Because most romance authors have such extensive backlist, instead of taking a deep dive into their work, I’m taking a quick dip!
I decided to splash around in the Meghan Quinn waters after hearing Booktuber In Love & Words talk about her. Quinn writes romantic comedies the lean towards sophomoric humor and have varying steam levels
The Change Up (The Brentwood Boys #5)
Maddox Paige, bad boy pitcher of the Chicago Rebels, has a soft spot for his hippy-dippy childhood best friend Kinsley. When Kinsley is offered her dream job in Chicago, he invites her to move in and she promptly turns his life upside down.
I haven’t read a lot of friends-to-lovers and I think I’m here for this trope ? Because the characters have an existing close relationship, Quinn uses living together as the vehicle for them to reach a new level of intimacy.
The book is mostly heartfelt and silly fun with a lot of humorous beats from Kinsley’s vegan no waste ways intersecting with Maddox’s bachelor lifestyle. That said, there is a more serious angsty vein in the second half as Maddox works through his anger issues.
At 425 pages, this is pretty long for a romance and I’m not sure it needed to be. The first half drags with a description of mundane tasks and scenes of characters recapping scenes to other characters. Also, I’d skip the prologue, it tells you pretty much everything that is about to happen.
The audiobook is narrated deftly by Connor Crais and Kelsey Navarro, who embody each of their assigned characters. I’ve never heard Connor before and I thought his deep, gravelly voice fit the character perfectly. – ★★★★
That Second Chance (Getting Lucky #1)
This is the first book in a series about four brothers cursed with broken love by a fortune teller. Not everyone in ttheir small seaside town of Port Snow believe it’s a legit curse but our hero, Griffin Knightley does; especially since his wife died a few months after he and his brothers were cursed.
Griffin held himself off from love for two years but when Ren Winters– the new school teacher in town–literally crashes into his life he can’t fight the attraction. With a little dose of sibling meddling, he starts to see a future with her. But fear of the curse holds him back.
I liked pretty much everything about this book except the curse stuff. It feels cartoon-y in a book that is otherwise very down to earth. I mean… do fortune tellers even curse people ?
Despite that, this is my favorite of the Quinn books I read and if I ever go on a vacation again I am taking this entire series with me. The chances of me ever getting to live in a small seaside New England town are slim to none but I loved living vicariously through the characters.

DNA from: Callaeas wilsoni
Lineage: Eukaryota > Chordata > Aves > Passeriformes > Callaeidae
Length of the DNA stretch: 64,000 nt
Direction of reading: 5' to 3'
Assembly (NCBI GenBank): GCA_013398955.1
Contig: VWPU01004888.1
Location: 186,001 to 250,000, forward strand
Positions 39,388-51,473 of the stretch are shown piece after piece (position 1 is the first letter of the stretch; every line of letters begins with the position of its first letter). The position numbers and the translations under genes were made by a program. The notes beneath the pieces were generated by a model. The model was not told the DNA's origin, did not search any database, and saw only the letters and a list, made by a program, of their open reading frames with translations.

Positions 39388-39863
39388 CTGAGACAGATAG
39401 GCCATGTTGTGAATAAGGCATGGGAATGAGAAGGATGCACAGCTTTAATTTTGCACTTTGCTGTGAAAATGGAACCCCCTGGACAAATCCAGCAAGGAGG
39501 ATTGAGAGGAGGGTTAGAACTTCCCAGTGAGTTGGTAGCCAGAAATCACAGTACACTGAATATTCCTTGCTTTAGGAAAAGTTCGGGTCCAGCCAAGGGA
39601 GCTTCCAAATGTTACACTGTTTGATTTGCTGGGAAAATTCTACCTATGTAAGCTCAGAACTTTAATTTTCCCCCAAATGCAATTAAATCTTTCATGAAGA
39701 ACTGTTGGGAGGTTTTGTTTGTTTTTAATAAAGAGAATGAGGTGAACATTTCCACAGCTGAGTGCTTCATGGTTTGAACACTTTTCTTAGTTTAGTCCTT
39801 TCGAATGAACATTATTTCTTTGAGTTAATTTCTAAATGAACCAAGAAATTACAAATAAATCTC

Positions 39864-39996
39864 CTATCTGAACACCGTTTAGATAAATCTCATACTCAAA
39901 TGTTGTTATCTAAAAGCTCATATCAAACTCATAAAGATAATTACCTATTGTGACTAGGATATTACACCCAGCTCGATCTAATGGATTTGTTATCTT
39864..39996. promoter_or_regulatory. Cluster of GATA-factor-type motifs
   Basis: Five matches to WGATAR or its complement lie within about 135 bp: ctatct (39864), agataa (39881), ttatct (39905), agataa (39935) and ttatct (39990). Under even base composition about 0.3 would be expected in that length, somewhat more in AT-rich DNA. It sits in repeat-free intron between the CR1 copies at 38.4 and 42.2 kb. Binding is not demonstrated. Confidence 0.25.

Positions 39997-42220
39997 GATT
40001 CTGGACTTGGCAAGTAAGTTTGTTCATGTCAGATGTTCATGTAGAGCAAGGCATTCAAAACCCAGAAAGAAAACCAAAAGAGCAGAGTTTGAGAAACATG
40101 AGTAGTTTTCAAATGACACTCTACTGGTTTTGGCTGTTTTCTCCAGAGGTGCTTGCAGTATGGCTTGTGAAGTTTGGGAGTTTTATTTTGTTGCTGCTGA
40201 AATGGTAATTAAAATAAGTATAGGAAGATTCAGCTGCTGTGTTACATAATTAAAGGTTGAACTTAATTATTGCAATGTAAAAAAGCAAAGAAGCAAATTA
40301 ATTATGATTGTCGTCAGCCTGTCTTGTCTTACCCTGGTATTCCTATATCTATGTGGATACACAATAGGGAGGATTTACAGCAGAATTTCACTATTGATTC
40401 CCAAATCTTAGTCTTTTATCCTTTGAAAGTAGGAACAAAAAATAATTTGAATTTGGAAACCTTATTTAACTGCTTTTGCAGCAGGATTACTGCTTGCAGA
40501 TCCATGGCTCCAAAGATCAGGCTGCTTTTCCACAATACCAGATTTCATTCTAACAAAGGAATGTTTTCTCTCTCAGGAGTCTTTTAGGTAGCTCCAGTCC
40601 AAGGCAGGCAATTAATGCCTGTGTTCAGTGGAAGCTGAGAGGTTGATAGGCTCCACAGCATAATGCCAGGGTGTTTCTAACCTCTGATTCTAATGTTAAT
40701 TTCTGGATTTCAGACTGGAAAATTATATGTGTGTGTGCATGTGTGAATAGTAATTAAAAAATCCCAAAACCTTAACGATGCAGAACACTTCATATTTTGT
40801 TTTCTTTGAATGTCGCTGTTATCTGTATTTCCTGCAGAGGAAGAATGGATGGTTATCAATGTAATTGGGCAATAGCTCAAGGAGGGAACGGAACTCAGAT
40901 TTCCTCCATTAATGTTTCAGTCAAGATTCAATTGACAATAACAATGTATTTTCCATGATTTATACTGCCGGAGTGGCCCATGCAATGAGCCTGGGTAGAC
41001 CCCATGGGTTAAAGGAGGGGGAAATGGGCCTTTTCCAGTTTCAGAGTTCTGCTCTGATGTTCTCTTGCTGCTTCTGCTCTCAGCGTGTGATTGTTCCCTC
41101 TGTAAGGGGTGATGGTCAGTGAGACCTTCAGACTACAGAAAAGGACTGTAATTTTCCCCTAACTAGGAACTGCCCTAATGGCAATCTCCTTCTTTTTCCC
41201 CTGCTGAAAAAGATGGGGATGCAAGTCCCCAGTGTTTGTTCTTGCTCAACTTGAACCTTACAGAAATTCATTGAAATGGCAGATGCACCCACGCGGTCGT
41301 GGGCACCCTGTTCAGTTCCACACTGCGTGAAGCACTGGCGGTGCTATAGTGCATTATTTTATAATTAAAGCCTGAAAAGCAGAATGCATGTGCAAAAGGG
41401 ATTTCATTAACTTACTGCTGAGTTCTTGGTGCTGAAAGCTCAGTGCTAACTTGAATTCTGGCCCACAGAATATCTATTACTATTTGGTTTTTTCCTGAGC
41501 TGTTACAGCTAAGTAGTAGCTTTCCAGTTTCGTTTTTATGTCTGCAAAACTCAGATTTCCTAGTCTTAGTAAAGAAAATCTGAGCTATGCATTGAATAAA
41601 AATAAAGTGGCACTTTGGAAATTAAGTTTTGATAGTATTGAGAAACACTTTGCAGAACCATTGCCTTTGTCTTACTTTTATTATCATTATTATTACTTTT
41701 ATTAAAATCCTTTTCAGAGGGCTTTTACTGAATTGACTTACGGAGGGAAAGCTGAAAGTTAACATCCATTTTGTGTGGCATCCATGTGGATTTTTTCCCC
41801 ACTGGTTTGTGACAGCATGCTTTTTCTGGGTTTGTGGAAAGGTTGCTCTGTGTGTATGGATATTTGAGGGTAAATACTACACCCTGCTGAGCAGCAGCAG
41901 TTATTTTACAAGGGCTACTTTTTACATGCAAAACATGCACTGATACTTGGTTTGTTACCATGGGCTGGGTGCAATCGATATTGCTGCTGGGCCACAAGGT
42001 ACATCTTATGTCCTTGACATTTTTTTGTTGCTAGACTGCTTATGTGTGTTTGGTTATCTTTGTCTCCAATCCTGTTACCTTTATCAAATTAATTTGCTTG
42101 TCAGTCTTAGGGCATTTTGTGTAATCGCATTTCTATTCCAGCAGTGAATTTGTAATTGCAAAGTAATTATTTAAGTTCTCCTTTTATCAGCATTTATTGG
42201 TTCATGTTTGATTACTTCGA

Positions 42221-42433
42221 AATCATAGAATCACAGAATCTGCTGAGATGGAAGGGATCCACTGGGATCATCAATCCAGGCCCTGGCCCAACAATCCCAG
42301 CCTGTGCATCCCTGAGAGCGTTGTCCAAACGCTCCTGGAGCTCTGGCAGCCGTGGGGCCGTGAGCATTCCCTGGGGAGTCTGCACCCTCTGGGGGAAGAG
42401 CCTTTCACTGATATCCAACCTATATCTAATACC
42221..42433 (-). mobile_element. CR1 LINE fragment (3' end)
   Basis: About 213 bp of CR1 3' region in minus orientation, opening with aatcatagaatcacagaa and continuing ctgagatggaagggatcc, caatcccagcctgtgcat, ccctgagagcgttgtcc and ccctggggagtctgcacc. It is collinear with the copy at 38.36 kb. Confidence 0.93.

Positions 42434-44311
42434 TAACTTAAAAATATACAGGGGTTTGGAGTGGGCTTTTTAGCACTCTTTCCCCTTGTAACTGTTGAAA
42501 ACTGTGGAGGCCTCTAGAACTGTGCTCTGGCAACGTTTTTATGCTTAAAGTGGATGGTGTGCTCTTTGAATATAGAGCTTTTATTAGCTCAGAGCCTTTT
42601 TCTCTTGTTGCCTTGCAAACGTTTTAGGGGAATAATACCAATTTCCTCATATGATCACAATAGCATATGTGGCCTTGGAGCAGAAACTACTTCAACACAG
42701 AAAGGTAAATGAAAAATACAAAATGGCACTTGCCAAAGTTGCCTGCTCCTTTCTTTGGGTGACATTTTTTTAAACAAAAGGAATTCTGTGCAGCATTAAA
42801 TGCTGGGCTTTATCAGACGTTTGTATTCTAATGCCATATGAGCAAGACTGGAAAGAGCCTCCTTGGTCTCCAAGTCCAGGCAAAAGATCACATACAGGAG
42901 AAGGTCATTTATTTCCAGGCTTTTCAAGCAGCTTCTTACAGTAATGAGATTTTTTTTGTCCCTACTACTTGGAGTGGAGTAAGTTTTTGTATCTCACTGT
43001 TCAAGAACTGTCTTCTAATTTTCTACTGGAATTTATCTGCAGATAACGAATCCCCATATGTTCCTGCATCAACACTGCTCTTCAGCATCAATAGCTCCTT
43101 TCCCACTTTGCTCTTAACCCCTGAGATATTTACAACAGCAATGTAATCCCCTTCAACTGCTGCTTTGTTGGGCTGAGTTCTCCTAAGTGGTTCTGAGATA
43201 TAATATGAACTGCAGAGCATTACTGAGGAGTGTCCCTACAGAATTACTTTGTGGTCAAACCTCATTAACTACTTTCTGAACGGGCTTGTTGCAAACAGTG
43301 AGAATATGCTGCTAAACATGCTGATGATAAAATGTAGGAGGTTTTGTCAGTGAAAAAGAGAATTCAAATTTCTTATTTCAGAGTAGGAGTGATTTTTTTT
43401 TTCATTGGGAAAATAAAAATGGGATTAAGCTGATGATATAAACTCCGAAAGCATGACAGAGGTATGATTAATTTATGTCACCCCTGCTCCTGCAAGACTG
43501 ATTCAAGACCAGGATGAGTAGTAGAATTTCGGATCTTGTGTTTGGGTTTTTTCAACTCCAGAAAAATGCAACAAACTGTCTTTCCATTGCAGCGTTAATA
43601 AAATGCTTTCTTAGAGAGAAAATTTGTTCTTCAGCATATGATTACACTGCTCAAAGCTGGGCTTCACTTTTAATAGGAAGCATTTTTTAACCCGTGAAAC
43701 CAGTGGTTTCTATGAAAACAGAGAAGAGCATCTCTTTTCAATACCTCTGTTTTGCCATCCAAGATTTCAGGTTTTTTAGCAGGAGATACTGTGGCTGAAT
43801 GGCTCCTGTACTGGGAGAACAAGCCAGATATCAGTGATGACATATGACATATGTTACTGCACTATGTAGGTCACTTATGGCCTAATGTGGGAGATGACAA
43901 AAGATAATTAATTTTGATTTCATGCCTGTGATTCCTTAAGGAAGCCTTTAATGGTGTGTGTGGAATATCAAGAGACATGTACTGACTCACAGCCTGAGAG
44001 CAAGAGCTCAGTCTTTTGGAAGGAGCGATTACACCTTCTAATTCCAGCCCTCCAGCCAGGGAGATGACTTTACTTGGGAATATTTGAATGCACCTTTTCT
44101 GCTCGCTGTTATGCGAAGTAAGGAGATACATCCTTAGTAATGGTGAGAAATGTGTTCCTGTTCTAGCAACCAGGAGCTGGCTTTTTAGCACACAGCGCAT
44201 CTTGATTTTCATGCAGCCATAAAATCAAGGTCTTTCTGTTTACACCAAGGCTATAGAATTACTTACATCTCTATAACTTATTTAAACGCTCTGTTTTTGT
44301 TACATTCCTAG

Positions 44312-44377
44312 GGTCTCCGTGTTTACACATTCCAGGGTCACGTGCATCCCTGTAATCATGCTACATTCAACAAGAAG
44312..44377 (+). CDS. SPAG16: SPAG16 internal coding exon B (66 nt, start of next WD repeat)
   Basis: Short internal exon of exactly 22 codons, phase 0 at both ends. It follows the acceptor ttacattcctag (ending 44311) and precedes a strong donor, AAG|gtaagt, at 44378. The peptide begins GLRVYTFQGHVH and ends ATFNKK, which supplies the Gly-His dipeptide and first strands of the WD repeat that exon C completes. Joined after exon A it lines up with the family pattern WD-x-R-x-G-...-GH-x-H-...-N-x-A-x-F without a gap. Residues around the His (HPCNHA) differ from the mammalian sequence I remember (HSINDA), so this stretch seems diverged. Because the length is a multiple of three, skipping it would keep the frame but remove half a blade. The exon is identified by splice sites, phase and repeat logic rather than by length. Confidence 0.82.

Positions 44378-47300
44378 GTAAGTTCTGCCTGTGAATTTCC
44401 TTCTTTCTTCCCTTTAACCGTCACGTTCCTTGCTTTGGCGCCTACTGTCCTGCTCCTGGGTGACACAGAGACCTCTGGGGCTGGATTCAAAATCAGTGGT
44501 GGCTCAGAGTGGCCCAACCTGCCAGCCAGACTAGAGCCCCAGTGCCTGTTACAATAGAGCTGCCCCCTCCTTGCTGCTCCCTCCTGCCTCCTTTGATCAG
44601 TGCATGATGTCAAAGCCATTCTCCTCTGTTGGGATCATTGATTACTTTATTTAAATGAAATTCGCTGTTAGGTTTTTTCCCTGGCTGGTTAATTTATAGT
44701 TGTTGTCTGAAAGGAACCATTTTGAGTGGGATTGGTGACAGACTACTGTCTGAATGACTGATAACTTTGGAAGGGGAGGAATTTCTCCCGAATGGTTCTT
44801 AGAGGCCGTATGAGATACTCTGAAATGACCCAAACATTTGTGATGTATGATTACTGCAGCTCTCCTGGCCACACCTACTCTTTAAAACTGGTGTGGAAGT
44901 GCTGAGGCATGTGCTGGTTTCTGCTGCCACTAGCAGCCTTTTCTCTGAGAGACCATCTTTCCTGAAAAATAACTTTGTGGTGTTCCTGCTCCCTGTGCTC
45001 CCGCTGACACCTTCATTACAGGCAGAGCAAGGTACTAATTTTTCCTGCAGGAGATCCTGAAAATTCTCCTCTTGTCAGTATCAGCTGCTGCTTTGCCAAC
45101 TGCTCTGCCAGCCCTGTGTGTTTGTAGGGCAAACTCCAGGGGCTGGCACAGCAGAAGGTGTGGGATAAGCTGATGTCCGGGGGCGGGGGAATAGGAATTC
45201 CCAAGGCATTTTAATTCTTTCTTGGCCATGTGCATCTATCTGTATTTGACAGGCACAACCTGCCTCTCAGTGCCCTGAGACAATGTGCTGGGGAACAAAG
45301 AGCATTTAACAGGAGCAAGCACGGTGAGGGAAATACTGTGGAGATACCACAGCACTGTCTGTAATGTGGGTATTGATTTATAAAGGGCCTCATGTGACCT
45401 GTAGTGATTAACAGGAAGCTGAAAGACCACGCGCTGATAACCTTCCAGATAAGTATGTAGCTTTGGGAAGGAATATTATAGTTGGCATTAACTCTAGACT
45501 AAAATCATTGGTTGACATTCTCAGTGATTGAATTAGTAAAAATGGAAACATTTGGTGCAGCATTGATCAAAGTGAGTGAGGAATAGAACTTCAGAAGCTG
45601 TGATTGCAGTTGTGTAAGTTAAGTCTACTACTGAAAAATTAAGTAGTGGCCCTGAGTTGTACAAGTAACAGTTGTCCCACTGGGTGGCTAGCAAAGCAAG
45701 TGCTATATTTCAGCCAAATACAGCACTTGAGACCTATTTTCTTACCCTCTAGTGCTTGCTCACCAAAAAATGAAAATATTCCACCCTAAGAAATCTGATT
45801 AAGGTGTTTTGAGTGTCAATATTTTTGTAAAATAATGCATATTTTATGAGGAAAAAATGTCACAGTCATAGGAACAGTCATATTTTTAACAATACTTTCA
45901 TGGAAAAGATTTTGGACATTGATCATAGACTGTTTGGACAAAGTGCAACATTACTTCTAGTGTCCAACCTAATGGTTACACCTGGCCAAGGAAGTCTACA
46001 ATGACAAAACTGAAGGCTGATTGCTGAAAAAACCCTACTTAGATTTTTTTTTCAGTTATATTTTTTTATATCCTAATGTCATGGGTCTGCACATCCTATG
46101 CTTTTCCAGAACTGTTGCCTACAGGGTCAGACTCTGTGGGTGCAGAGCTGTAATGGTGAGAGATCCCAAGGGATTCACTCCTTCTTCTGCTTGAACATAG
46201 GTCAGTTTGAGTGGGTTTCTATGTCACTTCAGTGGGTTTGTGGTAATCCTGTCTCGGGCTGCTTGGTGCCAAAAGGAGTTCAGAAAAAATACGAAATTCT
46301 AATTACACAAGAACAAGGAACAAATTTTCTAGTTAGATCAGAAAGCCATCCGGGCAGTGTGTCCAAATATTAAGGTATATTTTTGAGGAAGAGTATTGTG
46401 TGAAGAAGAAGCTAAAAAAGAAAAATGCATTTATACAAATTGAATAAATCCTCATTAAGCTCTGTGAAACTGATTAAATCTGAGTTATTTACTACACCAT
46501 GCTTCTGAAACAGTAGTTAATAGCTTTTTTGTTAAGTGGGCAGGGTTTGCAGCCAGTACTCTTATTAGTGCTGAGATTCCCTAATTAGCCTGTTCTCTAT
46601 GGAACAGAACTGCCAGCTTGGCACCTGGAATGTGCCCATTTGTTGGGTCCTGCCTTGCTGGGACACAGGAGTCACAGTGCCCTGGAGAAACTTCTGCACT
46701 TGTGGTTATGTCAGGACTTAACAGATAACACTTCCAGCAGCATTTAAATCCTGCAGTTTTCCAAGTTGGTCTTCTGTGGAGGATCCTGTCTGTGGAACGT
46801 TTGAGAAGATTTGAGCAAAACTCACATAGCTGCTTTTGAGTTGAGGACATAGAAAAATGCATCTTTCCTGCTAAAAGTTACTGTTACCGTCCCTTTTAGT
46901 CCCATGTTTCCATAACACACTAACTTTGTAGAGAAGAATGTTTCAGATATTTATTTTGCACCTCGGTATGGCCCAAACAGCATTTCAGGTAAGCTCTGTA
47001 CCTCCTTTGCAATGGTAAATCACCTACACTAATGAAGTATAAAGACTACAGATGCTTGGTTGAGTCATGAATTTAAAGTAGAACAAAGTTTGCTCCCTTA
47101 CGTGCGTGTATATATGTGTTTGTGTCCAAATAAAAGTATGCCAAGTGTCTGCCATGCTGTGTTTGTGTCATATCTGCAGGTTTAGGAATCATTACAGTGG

This is one of Quinn’s books published with Montlake (Brentwood Boys is self-pub) and the editing feels tighter here. Some of her humor is reigned in and that works for me because Quinn and I do not have the same sense of humor. That said….it looks like Quinn published the last book in this series on her own.
The first three books are on Kindle Unlimited (with Audible narration included!) so I would rec them. I didn’t love the male narrator, William LeRoy–some of his voices felt off. But Reese Covington was great, can’t believe she hasn’t done anything else. – ★★★★
The Wedding Game by Meghan Quinn
I wanted to get a taste of Quinn’s most recent work so I checked out her March 2021 release.
It is a hate-to-love romance set on a wedding reality game show. I was rooting for this book because it’s the first time I saw Quinn non-jokingly acknowledge the existence of non-heterosexual and non-white people…but she somehow managed to describe the Asain guy as both good at math and quiet in the first 15%. The setup for getting these characters on the show was so convoluted and outlandish that I couldn’t make sense of anything. The large cast of characters felt broad and over-the-top.
I heard someone say that the thing with enemies-to-lovers is that if it is not done well you end up hating both characters and that’s where this one was going for me. This was not helped at all by the narration from Thor Thom. I know people love him but he has a very Patrick Warburton-y quality to his voice that I couldn’t take seriously. – DNF
Tangled Twosome (Binghamton #3)
After DNFing The Wedding Game I decided to go back to some earlier Quinn and settled on Tangled Twosome–which was published as Twisted Twosome in 2017. This is another hate-to-love romance. Our heroine is a cut-off heiress tangling with the short-tempered contractor renovating her boutique.
I’m not going to lie I almost DNF’d this one too because the characters are so aggressive with their hate, it was like they were bullying each other. Also, the hero came off as needy and immature, which was not at all helped by the grating voice the narrators used for him.
But I powered through the ebook and once we get past the enemies part and our main characters realize they want the same things, there is a solid romance to be found. It’s ultimately a story about defying expectations and taking opportunities but it just gets so muddled in the beginning. I also loved the heroine’s ditzy best friend because she’s clearly there for laughs but was also a good friend doing her best. – ★★★
I enjoyed my experience with Meghan Quinn, she knows how to do a good rom com. I was surprised to discover how much of Quinn’s work focuses on the emotional journey of the hero–which I think is the opposite of what we typically see in traditional publishing.
As I said, my next foray into Quinn will probably be to go back to the Getting Lucky series and…I’m a little intrigued by this series about teachers (and no, no it is not teacher/student). I’d be curious how the school setting works in romance.